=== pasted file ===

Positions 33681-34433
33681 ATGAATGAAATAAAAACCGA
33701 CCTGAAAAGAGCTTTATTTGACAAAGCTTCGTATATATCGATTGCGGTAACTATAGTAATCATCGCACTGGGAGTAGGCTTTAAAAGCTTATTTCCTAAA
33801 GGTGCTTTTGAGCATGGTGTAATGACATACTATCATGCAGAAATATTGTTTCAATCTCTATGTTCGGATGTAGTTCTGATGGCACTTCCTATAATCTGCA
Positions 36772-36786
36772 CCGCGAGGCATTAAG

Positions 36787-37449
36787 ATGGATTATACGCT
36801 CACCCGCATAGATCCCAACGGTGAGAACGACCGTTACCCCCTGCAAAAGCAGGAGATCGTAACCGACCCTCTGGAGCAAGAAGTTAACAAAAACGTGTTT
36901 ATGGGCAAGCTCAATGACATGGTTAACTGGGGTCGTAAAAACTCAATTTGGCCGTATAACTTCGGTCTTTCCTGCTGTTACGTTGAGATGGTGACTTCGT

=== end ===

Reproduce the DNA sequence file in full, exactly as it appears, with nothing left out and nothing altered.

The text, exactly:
Positions 33681-34433
33681 ATGAATGAAATAAAAACCGA
33701 CCTGAAAAGAGCTTTATTTGACAAAGCTTCGTATATATCGATTGCGGTAACTATAGTAATCATCGCACTGGGAGTAGGCTTTAAAAGCTTATTTCCTAAA
33801 GGTGCTTTTGAGCATGGTGTAATGACATACTATCATGCAGAAATATTGTTTCAATCTCTATGTTCGGATGTAGTTCTGATGGCACTTCCTATAATCTGCA
Positions 36772-36786
36772 CCGCGAGGCATTAAG

Positions 36787-37449
36787 ATGGATTATACGCT
36801 CACCCGCATAGATCCCAACGGTGAGAACGACCGTTACCCCCTGCAAAAGCAGGAGATCGTAACCGACCCTCTGGAGCAAGAAGTTAACAAAAACGTGTTT
36901 ATGGGCAAGCTCAATGACATGGTTAACTGGGGTCGTAAAAACTCAATTTGGCCGTATAACTTCGGTCTTTCCTGCTGTTACGTTGAGATGGTGACTTCGT